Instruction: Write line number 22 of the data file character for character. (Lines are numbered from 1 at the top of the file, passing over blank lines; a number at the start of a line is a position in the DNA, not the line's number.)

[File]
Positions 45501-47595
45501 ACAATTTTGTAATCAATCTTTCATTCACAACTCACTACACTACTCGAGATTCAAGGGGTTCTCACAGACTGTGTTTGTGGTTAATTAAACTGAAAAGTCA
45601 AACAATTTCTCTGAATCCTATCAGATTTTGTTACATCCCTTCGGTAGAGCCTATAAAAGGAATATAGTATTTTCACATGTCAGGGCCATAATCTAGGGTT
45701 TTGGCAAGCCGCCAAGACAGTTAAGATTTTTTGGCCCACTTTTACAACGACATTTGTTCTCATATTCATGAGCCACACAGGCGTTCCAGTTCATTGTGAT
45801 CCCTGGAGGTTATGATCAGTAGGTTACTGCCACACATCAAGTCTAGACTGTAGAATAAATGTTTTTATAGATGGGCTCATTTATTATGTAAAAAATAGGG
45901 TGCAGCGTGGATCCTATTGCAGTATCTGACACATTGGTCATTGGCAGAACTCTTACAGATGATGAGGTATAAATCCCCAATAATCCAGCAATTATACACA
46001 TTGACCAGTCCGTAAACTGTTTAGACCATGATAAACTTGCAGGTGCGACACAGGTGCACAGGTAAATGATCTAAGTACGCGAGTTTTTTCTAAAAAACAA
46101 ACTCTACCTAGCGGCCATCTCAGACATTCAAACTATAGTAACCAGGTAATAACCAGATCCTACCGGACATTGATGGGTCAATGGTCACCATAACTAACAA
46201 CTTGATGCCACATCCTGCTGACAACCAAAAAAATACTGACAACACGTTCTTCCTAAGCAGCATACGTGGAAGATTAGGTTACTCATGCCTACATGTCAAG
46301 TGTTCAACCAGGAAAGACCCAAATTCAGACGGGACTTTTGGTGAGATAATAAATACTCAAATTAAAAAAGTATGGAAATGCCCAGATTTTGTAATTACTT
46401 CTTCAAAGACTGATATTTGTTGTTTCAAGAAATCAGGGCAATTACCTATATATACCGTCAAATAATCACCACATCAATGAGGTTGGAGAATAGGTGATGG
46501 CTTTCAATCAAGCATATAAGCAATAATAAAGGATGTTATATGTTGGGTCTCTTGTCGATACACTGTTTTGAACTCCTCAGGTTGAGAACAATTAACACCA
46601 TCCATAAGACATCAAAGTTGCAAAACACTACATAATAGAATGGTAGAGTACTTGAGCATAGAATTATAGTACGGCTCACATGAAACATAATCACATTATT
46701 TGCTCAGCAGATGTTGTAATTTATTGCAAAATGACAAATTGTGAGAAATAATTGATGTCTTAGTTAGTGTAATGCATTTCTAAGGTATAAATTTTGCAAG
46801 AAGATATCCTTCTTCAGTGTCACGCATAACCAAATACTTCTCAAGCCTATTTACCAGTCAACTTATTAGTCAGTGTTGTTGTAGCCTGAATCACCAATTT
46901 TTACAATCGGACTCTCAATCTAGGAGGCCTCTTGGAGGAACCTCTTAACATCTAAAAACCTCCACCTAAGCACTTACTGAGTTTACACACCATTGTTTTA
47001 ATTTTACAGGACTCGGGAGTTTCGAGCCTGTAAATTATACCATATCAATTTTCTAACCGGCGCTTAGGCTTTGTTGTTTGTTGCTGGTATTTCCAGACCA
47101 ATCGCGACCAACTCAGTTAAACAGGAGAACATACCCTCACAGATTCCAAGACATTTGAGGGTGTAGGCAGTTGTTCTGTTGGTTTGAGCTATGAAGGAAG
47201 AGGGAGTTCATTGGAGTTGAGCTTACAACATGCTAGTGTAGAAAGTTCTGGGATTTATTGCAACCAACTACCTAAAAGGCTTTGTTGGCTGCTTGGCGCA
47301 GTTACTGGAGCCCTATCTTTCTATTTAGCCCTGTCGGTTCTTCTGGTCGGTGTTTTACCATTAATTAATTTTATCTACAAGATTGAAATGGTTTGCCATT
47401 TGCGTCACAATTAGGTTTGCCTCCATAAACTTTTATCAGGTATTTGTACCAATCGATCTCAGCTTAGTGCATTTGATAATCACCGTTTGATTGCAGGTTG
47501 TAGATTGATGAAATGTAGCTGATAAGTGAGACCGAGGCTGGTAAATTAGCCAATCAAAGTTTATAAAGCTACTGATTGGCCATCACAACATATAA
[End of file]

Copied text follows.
47501 TAGATTGATGAAATGTAGCTGATAAGTGAGACCGAGGCTGGTAAATTAGCCAATCAAAGTTTATAAAGCTACTGATTGGCCATCACAACATATAA